CJEU judgment on fuel purchases using fuel cards

The concept was changed in Poland first in the judgement of 14 August 2012 (I FSK 1177/11) in which the Supreme Administrative Court (SAC) held that purchases of fuel with fuel cards should have been regarded as financial services. Thus, the intermediary could not deduct the input tax on the fuel purchase because in fact he did not purchase any goods.

The unfavourable ruling of the SAC followed from the judgement of the CJEU of 6 February 2003 in the case of Auto Lease BV (file no. C-185/01). The CJEU stated that whenever a lessor gave fuel cards to lessees there was no supply of goods for the lessor even if the lessee purchased fuel for and on behalf of the lessor. The CJUE argued that the lessor could not decide about the way and the purpose of the fuel consumption, in particular he could not influence the delivery date of the goods, the volume of purchases or the price of the fuel. Therefore, he did not participate in the supply of fuel, and the invoices he issued to the company did not entitle him to deduct VAT.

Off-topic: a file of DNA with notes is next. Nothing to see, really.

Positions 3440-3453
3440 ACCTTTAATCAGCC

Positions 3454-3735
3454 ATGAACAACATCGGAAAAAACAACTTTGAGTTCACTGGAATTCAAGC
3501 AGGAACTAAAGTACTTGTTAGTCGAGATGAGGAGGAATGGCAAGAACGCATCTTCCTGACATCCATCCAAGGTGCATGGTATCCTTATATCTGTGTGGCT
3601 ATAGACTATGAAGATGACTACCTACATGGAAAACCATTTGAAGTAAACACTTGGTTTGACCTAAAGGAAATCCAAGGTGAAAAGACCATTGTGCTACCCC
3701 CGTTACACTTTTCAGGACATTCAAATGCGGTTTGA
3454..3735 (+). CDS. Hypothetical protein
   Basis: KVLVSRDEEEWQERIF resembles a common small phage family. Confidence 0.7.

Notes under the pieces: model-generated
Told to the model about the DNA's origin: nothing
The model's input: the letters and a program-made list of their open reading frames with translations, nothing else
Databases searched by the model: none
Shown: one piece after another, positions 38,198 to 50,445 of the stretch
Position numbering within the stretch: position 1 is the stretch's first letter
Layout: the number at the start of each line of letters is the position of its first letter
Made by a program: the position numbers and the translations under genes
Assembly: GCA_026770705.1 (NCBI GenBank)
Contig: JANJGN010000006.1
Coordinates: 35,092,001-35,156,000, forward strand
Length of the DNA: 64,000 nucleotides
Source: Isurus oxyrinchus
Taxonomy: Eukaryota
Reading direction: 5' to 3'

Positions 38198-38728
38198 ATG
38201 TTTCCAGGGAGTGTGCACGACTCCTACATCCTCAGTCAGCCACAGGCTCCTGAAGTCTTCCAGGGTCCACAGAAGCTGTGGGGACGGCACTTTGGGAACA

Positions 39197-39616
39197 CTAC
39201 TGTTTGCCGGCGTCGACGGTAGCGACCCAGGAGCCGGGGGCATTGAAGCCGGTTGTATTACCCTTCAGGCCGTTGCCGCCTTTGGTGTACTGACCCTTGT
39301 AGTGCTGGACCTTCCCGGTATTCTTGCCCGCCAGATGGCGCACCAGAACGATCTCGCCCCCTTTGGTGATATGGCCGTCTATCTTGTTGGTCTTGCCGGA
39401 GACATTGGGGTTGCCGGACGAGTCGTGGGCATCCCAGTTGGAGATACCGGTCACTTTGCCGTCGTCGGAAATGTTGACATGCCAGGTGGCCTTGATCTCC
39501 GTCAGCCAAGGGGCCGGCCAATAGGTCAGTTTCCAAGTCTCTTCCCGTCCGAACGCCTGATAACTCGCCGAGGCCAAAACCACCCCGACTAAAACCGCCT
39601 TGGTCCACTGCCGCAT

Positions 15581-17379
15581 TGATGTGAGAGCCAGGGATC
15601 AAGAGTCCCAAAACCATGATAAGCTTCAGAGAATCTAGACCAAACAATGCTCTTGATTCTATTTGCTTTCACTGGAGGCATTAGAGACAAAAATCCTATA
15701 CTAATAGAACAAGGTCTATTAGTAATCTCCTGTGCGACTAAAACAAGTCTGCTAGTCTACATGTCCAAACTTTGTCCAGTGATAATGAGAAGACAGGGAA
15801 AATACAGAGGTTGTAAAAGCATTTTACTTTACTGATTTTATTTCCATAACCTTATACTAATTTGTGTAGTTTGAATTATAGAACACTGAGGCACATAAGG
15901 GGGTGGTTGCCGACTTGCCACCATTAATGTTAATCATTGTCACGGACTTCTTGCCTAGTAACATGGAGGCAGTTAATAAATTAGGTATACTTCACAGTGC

Following the above approach means that both the invoice issued by a fuel company to an intermediary and the invoice issued by an intermediary to the end purchaser are empty invoices because they do not document the actual transaction. For fuel card issuers this means:

  • no right to deduct VAT on invoices from filling stations;
  • recognising the sale performed by an intermediary as VAT-exempt;
  • problems with determining the taxable base of transactions made using the fuel cards (whether the taxable base should include the fuel value or only a margin, whether bonuses and rebates granted by filling stations should be accounted for, and how the resale of fuel without margin should be treated);
  • a possible requirement to use a ratio when deducting VAT (recognising a part of the turnover as tax-exempt).